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Midwest flooding costs increasing, with $1.6B damage in Iowa

March 22, 2019
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The cab of a pickup truck peeks out of floodwaters Wednesday, March 20, 2019, in Hamburg, Iowa. As some communities along the Missouri River start to shift their focus to flood recovery after a late-winter storm, residents in two Iowa cities are still in crisis mode because their treatment plants have shut down and they lack fresh water. (Chris Machian/Omaha World-Herald via AP)

DES MOINES, Iowa (AP) — Iowa Gov. Kim Reynolds said Friday that recent flooding in the state has caused an estimated $1.6 billion in damage, pushing the total costs from the devastating Midwest flooding to at least $3 billion.

The ongoing flooding along the Missouri River has damaged thousands of homes and inundated vast swaths of agricultural land with water in Nebraska, Iowa and Missouri. The flooding, which followed heavy rains and snowmelt this month, has also been blamed for three deaths.

Reynolds said she sent a letter asking President Donald Trump to quickly issue a disaster declaration for 57 counties in Iowa where businesses, homes and levees have been severely impacted by flooding, including along the Missouri River. More counties may be added to the list.

More than 1,200 homes in Iowa have been destroyed or extensively damaged, while another 23,540 have at least minor damage, she said. Cost estimates indicate the flooding has caused more than $480 million in damage to homes, while businesses have suffered $300 million in damage. Agriculture damage is estimated at $214 million.

Residents in parts of the Midwest are trying to pick up after their homes and belongings were damaged by flood waters. (March 21)
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Flooding in Nebraska has caused an estimated $1.4 billion in damage. The state received Trump’s federal disaster assistance approval on Thursday.

About 70 miles (112.7 kilometers) of levees in Iowa operated by the U.S. Army Corps of Engineers are damaged or destroyed, and the cost to repair them is estimated at $350 million. About 175 miles (281.6 kilometers) of non-federal agriculture levees also need repair, at an additional cost of $175 million.

“We’re just beginning the season, so this isn’t something we can think about for two years,” Reynolds said. “We need to figure out a way to secure our communities and our farmland and start to repair the agricultural levees and focus on the Corps levees that have been compromised.”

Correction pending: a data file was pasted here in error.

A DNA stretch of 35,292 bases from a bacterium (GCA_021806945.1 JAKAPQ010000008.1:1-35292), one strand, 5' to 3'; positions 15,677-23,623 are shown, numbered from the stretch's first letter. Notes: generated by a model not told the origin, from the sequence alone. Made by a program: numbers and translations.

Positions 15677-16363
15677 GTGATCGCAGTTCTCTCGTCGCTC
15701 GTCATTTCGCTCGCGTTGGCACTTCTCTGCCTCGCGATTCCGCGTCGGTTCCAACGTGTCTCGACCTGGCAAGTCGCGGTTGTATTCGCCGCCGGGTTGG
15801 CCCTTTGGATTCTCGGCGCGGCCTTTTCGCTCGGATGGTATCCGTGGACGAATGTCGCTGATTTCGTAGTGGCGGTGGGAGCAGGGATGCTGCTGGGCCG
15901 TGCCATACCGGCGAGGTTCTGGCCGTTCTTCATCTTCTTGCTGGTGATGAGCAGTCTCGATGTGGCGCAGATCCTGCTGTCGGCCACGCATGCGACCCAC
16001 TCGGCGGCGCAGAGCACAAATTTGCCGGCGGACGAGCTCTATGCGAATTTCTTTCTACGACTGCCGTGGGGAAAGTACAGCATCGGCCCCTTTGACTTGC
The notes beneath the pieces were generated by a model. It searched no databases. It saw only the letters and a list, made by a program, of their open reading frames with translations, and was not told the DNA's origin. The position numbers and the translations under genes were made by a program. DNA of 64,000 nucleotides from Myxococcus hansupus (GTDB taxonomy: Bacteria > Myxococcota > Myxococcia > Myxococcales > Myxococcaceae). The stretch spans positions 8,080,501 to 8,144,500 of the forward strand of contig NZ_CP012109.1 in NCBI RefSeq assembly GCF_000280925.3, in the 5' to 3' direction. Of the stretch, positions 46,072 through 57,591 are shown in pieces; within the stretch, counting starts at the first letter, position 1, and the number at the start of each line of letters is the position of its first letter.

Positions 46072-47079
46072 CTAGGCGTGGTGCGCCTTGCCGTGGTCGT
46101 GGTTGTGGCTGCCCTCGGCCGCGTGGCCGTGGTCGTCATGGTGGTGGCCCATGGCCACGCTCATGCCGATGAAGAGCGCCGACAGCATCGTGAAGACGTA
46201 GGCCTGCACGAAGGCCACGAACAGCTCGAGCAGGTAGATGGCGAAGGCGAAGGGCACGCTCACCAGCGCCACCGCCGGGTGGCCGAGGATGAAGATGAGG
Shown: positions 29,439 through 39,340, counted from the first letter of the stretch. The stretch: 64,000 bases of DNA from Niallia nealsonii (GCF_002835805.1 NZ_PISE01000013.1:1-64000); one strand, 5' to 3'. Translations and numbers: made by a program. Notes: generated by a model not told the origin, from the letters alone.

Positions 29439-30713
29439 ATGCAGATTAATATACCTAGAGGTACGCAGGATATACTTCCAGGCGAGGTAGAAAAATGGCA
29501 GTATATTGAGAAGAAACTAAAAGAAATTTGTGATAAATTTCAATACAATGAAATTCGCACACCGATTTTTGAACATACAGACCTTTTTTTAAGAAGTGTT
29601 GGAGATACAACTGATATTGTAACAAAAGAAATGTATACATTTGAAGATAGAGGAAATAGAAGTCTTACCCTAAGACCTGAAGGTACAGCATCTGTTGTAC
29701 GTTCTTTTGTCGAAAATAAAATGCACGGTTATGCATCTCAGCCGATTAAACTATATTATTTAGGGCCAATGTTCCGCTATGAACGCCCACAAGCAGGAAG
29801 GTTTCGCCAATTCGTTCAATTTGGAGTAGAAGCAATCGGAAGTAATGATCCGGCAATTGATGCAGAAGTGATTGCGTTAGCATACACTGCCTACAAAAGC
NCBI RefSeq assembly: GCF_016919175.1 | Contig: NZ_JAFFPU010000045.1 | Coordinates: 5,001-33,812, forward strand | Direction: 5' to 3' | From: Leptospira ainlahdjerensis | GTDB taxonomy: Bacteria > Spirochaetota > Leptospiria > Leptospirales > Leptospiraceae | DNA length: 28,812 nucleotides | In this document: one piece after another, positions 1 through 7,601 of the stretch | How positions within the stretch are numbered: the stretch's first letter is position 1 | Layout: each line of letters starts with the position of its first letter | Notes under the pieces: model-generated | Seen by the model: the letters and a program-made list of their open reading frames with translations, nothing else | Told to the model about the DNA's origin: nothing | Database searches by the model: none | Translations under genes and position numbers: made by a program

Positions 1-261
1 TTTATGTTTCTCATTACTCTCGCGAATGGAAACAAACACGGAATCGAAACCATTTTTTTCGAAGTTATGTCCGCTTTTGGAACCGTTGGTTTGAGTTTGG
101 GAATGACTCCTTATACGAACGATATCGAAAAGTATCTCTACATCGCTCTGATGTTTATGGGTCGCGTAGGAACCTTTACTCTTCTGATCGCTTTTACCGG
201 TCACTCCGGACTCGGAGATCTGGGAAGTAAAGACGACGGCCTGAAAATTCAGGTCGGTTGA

Missouri officials have not yet said how much flooding has likely the cost the state.

The Missouri Department of Transportation said Friday that 120 roads were closed because of flooding, including stretches of Interstate 29 and U.S. 61. The National Weather Service said the Missouri River was expected to crest Friday at levels just short of those reached during historic 1993 flooding in Atchison, Kansas, and St. Joseph, Missouri.

About 1,200 residents of the Kansas town of Elwood were urged to leave, and the governor eased restrictions on large vehicles carrying relief supplies. Across the river, parts of an industrial area in St. Joseph were inundated with water and people were evacuated from a low-lying area.

This year’s flooding is the worst ever at three locations in Nebraska.

National Weather Service hydrologist Kevin Low said during a conference call that the Missouri River reached record levels at Plattsmouth, Nebraska City and Brownville. It crested just short of a record at several other places, including St. Joseph, Missouri, where the river reached 32.02 feet (9.76 meters) on Friday, inches short of the record of 32.07 feet (9.77 meters) set during the historic 1993 flood.

About 3,000 people in a low-lying area in and just outside of St. Joseph were evacuated Friday as a precaution, but Buchanan County Emergency Management Director Bill Brinton said the levee was holding strong.

“We do feel pretty confident we’ll make it through this,” Brinton said.

Crests are still coming farther south and east on the Missouri River, but flooding in Kansas City and other points in Missouri isn’t expected to be nearly as severe.

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Associated Press reporters Heather Hollingsworth in Kansas City, Missouri, and Jim Salter in St. Louis contributed to this report.